In a 2012 study published in the American Journal of Clinical Nutrition, researchers found that people who consume foods rich in magnesium have fewer strokes. An intake of 100 milligrams of magnesium per day, which can be consumed in just 2 ounces of peanuts, was associated with a 9% decrease in risk of ischemic stroke. Compared to other nuts, those who consume peanuts and peanut butter achieve higher Recommended Daily Allowances (RDA’s) for many hard-to-get nutrients, including magnesium.


Peanuts don’t just have one nutrient that can help in preventing cancer; they have many! Unsaturated fats, certain vitamins and minerals, and many bioactives with cancer-preventing qualities are all packaged into one peanut kernel (Gonzalez, 2006).

There are many different types of cancer that target different parts of the body, but components in peanuts may work individually or together, and in all different ways, to prevent the progression of this complex disease.


The relationship between phytosterols and cancer have been extensively studied (Woyengo, 2009). Phytosterols are found in peanuts and are known to reduce bad cholesterol. Plus, new evidence shows they may inhibit lung, stomach, ovarian, prostate, colon, and breast cancer. Phytosterols may prevent cancer cells from growing and spreading, and may cut off the blood flow to cancers. One of the main phytosterols in peanuts is called beta-sitosterol.

Researchers at the State University of New York at Buffalo found that phytosterols reduce prostate tumor growth by over 40% and decreased the chances of cancer spreading to other parts of the body by almost 50% (Awad, 2000; 2001).


Resveratrol is another compound found in peanuts that has anti-cancer properties. Like phytosterols, resveratrol has been shown to cut off the blood supply to growing cancers and to inhibit cancer cell growth (Athar, 2006). With a number of bioactives helping to prevent disease and promote health, peanuts can help pack a punch to fight cancer!

Gallstone Disease

Gallstone disease occurs when your gallbladder doesn’t empty correctly, leaving too much cholesterol or bilirubin in your bile. Opinions vary as to why the prevalence of gallbladder disease has increased, and it is probably due to many reasons. One of the risk factors for gallstone disease is being overweight or obese, which has become more common over the last few decades in the U.S. Another risk factor is having high triglyceride levels or low “good” HDL cholesterol levels.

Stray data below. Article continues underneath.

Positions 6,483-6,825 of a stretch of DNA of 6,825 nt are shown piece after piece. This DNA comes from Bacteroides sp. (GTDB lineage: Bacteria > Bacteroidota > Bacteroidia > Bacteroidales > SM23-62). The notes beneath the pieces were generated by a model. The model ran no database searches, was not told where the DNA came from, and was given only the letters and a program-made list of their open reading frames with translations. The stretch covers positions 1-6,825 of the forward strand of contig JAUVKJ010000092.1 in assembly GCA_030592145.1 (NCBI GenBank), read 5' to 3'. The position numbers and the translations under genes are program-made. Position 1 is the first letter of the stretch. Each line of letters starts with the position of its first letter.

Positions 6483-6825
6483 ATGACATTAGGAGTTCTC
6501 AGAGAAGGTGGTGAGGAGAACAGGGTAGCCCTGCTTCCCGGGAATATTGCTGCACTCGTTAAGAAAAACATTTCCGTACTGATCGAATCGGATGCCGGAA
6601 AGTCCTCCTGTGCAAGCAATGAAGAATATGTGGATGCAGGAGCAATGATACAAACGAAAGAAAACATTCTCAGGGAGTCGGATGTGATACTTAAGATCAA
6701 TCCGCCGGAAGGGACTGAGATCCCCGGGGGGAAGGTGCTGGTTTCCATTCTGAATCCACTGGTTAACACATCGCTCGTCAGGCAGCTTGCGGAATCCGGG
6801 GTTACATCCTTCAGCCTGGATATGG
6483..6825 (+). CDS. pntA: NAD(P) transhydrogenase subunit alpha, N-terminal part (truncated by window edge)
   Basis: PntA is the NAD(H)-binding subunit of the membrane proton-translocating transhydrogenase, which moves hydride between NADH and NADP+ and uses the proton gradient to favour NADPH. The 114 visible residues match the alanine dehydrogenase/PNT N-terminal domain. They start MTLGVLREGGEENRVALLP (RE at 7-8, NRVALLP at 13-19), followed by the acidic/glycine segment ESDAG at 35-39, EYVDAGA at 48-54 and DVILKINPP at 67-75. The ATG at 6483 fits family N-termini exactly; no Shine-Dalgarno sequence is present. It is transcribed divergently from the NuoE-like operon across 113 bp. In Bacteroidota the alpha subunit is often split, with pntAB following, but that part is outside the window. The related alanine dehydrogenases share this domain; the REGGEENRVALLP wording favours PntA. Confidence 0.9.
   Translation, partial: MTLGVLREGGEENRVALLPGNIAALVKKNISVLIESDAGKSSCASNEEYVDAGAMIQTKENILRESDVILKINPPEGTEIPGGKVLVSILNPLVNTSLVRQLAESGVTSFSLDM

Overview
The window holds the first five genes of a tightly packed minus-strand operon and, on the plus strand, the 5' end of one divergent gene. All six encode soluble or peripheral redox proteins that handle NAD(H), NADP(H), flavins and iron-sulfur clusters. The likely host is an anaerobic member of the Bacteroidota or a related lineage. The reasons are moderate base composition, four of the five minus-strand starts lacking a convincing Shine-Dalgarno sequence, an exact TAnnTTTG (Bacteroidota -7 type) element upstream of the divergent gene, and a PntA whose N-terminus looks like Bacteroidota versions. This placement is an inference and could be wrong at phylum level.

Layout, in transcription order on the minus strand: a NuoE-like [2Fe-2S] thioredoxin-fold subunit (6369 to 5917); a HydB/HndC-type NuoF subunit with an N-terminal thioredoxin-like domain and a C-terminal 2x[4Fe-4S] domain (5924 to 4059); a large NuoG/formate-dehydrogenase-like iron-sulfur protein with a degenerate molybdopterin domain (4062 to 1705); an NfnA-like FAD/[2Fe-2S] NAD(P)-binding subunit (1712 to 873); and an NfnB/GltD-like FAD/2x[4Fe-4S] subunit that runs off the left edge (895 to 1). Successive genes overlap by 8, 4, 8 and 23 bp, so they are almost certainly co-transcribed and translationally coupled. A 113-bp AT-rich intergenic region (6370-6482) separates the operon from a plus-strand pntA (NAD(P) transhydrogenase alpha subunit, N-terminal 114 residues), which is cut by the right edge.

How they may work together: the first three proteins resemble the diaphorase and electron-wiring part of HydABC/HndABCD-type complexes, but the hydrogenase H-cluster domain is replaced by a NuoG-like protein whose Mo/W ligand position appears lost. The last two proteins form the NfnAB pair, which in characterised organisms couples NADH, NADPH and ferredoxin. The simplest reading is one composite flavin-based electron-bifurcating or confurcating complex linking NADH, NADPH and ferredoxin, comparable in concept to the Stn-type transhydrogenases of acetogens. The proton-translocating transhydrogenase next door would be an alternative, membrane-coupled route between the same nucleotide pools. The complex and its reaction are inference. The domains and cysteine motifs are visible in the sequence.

Little attention has been paid to how diet affects this disease, but what we eat could very well be having an impact. One study that looked at over 80,000 women from the Nurses’ Health Study found that those who ate peanuts and peanut butter five times a week or more reduced their risk of gallbladder disease by as much as 25% (Tsai, 2004).

Peanuts are known to have beneficial effects on cholesterol levels, primarily due to their unsaturated fats. As a complex plant food, however, peanuts contain additional nutrients and bioactive compounds that are also likely to be contributing to this effect. In fact, authors of the study indicate that the reduced risk of gallbladder disease remained even when fat was factored out. Peanuts are certainly acting to help optimize how our bodies work and can improve our health when we eat a small amount daily.

Alzheimer’s Disease

Peanuts have high levels of niacin and are an excellent source of vitamin E, two nutrients that have been shown to protect against Alzheimer’s disease and age-related cognitive decline.

One study showed that, in almost 4,000 people 65 years or older, niacin from food slowed the rate of cognitive decline (Morris, 2003). In another study, 815 people over the age of 65 without Alzheimer’s disease were followed for almost four years. Although the consumption of vitamin E from supplements had no effect on the incidence of Alzheimer’s, vitamin E intake from food was beneficial (Morris, 2002). Those who ate the most peanuts reduced their risk of Alzheimer’s disease by 70%.

A study from the University of Georgia found that vitamin E levels in peanuts are more than 26% higher than what is reported in the U.S. Department of Agriculture Nutrient Database for Standard Reference (Shin, 2009). This means eating an ounce of peanuts provides 3 milligrams of vitamin E. This is 20% of the recommended intake for adults and 50% of the recommended intake for children.

Peanuts also contain resveratrol, another bioactive component recognized as being beneficial in Alzheimer’s disease and other nerve degeneration diseases (Chen, 2005). The many protective components in peanuts are just beginning to be understood. For the time being, we know that consuming a small serving of peanuts daily may help minimize the damaging effects of aging.